9. Though question since I don't agree with your assessment of the advantages of Medium Format. I still shoot film, both medium format and full frame (small picture). And I definitely don't use medium format to get faster films. If anything I use the opposite. When I was shooting medium format, its primary advantages were: less-grain/higher-resolution; nicer DOF/focus roll-off; and increased color depth. The MF benefits of higher resolution and increased color depth don't necessarily apply to digital medium format cameras, but it would be great to inexpensively have a little of the nice DOF/focus roll-off found in medium format cameras. I used large format for the same reasons (less-grain/higher-resolution, nicer DOF/focus roll-off and increased color depth), which are even further increased with 4"x5", 5"x7" and 8"x10." However, large format view cameras offered the added benefit of Scheimpflug capability when shooting table-top work. LF with view cameras also allowed shifting for architectural work.
  10. Huh? I seem to recall a lot of wide angle lenses ranging from 35mm to 45mm lenses for Mamiya and Bronica, back when I was shooting medium format. Heck, there were Schneider 38mm lenses for 4"x5" cameras. I am not so sure about this. The optical look of medium format lenses has always appeared different to me. Nobody has yet done a conclusive "equivalence" test. I don't know about that. This focal reducer essentially converts full frame into a medium format, so by using MF lenses with this Kipon reducer, one gets all the benefits/properties of MF optics. Judging from @Mattias Burling's test shots, this focal reducer is going to produce amazing images/footage.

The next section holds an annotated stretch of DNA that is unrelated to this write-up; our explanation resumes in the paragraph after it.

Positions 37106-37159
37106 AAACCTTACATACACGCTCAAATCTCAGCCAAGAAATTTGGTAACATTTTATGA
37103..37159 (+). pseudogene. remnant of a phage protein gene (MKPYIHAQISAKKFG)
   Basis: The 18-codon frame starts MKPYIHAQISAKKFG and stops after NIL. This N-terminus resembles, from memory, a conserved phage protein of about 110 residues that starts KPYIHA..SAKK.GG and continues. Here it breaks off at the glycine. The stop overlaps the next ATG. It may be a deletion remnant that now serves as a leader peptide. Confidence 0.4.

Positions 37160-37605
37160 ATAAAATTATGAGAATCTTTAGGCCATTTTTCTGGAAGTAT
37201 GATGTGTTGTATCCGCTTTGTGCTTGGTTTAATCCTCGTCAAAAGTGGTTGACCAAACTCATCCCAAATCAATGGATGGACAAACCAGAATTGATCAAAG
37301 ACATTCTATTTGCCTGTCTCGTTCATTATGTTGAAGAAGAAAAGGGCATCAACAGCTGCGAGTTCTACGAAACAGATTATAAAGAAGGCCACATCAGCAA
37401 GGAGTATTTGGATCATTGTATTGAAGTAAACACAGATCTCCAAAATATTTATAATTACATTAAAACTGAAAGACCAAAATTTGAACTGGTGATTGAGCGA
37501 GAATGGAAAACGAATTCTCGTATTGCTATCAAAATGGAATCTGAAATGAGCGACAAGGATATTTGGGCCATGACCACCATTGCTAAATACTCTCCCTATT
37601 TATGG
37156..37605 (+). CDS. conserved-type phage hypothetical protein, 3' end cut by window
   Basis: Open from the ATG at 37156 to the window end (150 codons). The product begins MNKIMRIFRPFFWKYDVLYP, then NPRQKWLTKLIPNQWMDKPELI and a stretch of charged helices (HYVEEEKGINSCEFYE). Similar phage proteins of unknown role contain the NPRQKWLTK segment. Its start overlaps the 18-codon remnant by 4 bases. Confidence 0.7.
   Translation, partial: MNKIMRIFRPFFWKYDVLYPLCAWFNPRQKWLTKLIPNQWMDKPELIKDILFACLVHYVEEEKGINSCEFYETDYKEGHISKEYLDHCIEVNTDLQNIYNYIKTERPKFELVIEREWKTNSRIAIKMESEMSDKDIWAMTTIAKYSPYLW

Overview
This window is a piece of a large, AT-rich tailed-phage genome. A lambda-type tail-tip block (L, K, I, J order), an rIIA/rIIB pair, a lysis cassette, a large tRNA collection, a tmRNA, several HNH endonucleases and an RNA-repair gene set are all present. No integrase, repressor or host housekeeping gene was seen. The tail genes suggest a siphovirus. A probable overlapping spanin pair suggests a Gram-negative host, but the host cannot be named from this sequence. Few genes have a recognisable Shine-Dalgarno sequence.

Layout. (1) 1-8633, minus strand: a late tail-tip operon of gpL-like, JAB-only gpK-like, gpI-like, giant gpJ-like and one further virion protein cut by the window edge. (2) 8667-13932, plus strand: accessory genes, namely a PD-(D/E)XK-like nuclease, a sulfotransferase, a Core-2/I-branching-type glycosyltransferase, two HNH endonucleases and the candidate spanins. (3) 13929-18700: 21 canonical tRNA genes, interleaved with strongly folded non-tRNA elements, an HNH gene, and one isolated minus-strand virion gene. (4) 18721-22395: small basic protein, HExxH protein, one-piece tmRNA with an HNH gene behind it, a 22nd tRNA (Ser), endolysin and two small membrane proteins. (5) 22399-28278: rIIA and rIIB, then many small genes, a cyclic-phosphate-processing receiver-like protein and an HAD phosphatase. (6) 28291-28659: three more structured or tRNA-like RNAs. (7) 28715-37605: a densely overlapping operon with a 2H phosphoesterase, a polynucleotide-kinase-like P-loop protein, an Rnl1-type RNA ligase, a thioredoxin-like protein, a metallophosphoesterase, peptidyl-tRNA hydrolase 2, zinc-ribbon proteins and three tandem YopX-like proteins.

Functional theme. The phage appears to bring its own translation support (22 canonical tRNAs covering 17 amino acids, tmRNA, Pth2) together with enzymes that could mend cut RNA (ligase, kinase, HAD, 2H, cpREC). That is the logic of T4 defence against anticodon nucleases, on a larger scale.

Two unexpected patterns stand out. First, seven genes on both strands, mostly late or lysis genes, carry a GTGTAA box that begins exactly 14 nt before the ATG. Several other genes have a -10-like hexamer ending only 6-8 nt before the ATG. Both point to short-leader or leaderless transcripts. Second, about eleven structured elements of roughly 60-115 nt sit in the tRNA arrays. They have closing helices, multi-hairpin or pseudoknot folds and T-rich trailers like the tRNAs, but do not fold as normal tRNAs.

11. Huh? Well, it can be somewhat of an art to pour the top surface of a one-piece mold, but below that surface, everything should be perfectly precise. Also (and, again), this piece might not require the precision you think it needs. You can roughen up the surface of your master with a higher grit to give it a matte finish. However, if you seek a "fancy" texture, then a spray coat might be better, or the finish could just be incorporated into the 3D printing if you are using a hi-res machine. I cannot advise you on which printer is better for your purpose. One must consider printing cost vs. finishing time/effort on the master (and final parts) vs. anticipated production quantity. If you design with enough slop, you should be okay, regardless.
  12. Ha! Yes, such "no-budget" scenarios are unheard of here in the states -- especially on Craigslist.
  13. I 2nd this! @Mattias Burling Also, could you do a DOF "equivalence" test between this set-up and your Digi-Bolex with a prime lens? Thanks for showing these photos. They look spectacular!
  14. Those are nice mold mock-ups, but you might be able to get away with a one-piece silicone mold for each part. To do so, you may have to sacrifice some of the side holes and top recesses and make those as separate drilling/machining operations after casting. To ease such drilling, you can include small pilot/alignment indentations in your master. This could be an easier way to go if you are making small quantities. By the way, for finishing/buffing the surfaces of your master, you can use pro nail buffing blocks or use pro nail buffing sticks. The lowest "grit" surface on theses blocks/sticks should buff your plastic master to a nice glossy shine.